Manny Diaz's fast turnaround

AUSTIN, Texas -- Mack Brown had to sell the recruits first.

His team was 5-7. Three coaches had resigned or retired. Another, Bobby Kennedy, was actively looking for another job, and now just minutes before the Texas Football Awards Banquet, one of the top events in the Longhorns' recruiting efforts, defensive coordinator Will Muschamp had told Brown he was leaving for Florida.

"How are we going to make this fly as a positive?" the Texas coach thought.

All Brown had done for an entire season was to try and turn seemingly overwhelming negatives into positives. And while he spins as well as any pundit, this was news that could leave Brown and his program corkscrewed into the ground.

"If you all will hold your commitment till I get through, and if you don't like who I hire, I will let each one of you go without a fight," Brown told the recruits. "But if you'll trust me, and just let me hire the best guy I can hire, you'll be happy in the end.''

Manny Diaz has put smiles on every face. The up-and-comer with an uppercut-style of defense also has put Texas back in a bowl and fear back into the Longhorns' opponents.

"Oh they are good," Baylor coach Art Briles said. "They are really good."

In the past five weeks only two defenses have been statistically better -- LSU and Alabama. Texas has allowed 249 yards per game over that time span. In the past three weeks, it has allowed one scoring drive of more than 60 yards. The defense ranks first in many of the top Big 12 stats and is second in points allowed per game at 21. (Oklahoma allowed .2 points per game fewer than Texas.)

"We're not trying to be the best in the Big 12," linebacker Emmanuel Acho said. "We're trying to be the best in the nation. That's the goal."

The goal nearly a year ago was to find someone who could help the players do just that. Diaz was not at the top of the list.

"He started working up [the list] quickly," Brown said. "The more I would ask, the more I got interested."

Through his old Florida State connections, Chuck Amato and Mickey Andrews, Brown started to hear about Diaz. A few calls were made, and Brown, with plenty of time to spare since his team was going to a bowl, decided to watch Diaz's Mississippi State defense play Denard Robinson and Michigan in the Gator Bowl.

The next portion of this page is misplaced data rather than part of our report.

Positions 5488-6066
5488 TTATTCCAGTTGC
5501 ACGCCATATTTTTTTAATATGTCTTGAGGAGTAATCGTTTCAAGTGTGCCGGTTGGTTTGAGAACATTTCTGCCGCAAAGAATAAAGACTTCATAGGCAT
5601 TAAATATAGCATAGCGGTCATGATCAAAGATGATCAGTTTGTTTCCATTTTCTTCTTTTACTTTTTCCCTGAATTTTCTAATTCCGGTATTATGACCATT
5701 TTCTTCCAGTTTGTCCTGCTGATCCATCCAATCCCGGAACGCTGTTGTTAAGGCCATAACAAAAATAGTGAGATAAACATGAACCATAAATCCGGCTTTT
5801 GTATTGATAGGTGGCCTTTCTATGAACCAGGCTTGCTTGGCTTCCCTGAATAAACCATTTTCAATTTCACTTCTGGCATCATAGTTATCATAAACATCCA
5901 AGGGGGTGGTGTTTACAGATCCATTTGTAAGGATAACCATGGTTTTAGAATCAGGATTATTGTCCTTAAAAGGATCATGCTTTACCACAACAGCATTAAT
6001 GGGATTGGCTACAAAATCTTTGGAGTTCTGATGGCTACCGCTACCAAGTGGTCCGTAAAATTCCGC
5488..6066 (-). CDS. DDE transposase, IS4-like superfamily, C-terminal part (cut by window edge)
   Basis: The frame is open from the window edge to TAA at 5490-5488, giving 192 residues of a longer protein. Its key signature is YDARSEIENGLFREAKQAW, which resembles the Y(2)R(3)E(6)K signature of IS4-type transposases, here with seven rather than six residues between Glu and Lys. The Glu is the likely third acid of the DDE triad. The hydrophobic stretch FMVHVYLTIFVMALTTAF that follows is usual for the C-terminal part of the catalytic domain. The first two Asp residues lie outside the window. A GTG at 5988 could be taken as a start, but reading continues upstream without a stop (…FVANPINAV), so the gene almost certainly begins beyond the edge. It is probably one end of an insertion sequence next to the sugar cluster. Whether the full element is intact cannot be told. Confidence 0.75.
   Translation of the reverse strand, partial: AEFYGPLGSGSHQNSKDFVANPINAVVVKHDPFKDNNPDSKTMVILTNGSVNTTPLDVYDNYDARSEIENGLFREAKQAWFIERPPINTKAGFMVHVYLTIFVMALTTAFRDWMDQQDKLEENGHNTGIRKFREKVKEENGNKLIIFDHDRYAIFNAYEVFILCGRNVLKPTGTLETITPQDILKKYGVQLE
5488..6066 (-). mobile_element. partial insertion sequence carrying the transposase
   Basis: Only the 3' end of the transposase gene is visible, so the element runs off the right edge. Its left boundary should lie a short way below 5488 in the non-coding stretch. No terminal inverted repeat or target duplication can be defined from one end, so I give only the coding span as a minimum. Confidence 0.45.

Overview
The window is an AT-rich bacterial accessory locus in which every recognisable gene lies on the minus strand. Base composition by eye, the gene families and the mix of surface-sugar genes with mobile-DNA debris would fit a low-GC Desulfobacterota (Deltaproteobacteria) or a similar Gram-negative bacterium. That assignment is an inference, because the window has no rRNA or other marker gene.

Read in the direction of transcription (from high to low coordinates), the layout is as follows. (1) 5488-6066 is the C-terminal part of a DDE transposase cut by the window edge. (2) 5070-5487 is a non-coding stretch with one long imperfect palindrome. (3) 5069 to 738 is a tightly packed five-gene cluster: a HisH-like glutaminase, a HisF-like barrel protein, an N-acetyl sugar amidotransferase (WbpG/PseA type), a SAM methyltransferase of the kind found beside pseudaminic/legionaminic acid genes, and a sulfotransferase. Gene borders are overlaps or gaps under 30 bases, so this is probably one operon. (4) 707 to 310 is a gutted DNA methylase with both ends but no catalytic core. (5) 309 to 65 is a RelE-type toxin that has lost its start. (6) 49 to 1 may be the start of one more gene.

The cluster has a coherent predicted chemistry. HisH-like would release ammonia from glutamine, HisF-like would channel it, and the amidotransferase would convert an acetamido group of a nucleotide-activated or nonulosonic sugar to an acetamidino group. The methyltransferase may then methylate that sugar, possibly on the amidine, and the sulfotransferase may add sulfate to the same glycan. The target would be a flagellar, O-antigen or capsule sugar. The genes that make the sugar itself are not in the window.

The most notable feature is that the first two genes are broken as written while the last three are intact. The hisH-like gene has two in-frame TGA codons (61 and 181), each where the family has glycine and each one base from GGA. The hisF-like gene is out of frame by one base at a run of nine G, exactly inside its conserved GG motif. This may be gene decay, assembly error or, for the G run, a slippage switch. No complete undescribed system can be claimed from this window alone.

"I thought I would sit there and watch that game and if I got excited about what I saw then I would call him the next day," Brown said. "They were down 14-0 and I was looking at my other lists."

Michigan, which was actually up 14-6, didn't score another point. Brown had Diaz on a plane the next day. Twenty-four hours later, Diaz agreed to bring his unconventional mishmash defense to Texas.

The playbook, hundreds of pages thick and in a black binder, arrived in Acho's hands not too long after that. Acho wouldn't give away just how many different fronts and blitzes Texas has tucked away in that book. During the Kansas week, the Jayhawks' coaching staff counted 180 different blitzes used by Texas through the season. Acho just smiled at that number.

"[Diaz] probably thought some up last night, so I couldn't give you an accurate number," he said.

That's what Diaz does, he challenges convention and himself to think of new and different ways to play defense. Sure as safety Kenny Vaccaro said: "It all comes down to the same thing, we put people in different areas and run to the same spots each week. But each week the players run and tackle with a more enthusiasm, because they are in different spots and doing different things."

"To me, I always felt like you wanted it to be fun for the kids," Diaz said. "We want our guys coming into the building on Wednesday saying, 'What do you have this week coach?'

"If you go with same-old, same-old thing, you are going to get the same-old, same-old practice. When you tell the nose guard that he is going to drop back up to Sam linebacker spot, all the sudden he thinks it's like some KGB stuff that came from an East German spy so it has to work. Whether it does or doesn't is sort of irrelevant. If they think it's going to work, then you've got it half whipped right there."

To make sure the defense gets the opponent fully whipped, Diaz also has gotten his players to take ownership of the scheme.

"Coach Diaz, from the time that he came, he told us that if we can figure this defense out and we show the dedication throughout the week to know the tendencies, then he is going to give us all the freedom in the world," senior Blake Gideon said. "Really, whenever he is calling the play, he is giving us the base, and we have the ability to look at an offense and look at each other and make different adjustments. It's that ownership that we are able to have some control out there."

Control over the future is something no one, least of all Brown has. Diaz's name already has started to be floated in circles as possible head coaching material. Brown knows it. He accepts it too.

"What I know is if any of our coaches are leaving, it means we're winning big, usually, so I like it," he said. "When you're winning big, you can hire a good coach here. I constantly look who is out there."

That doesn't mean he wants to look for a defensive coordinator again after the season. But Brown is interested in one search.

"Manny is looking for a house, so I think that's a good thing," Brown said. "And I think he's looking in the city limits."

Carter Strickland covers University of Texas football and recruiting for HornsNation

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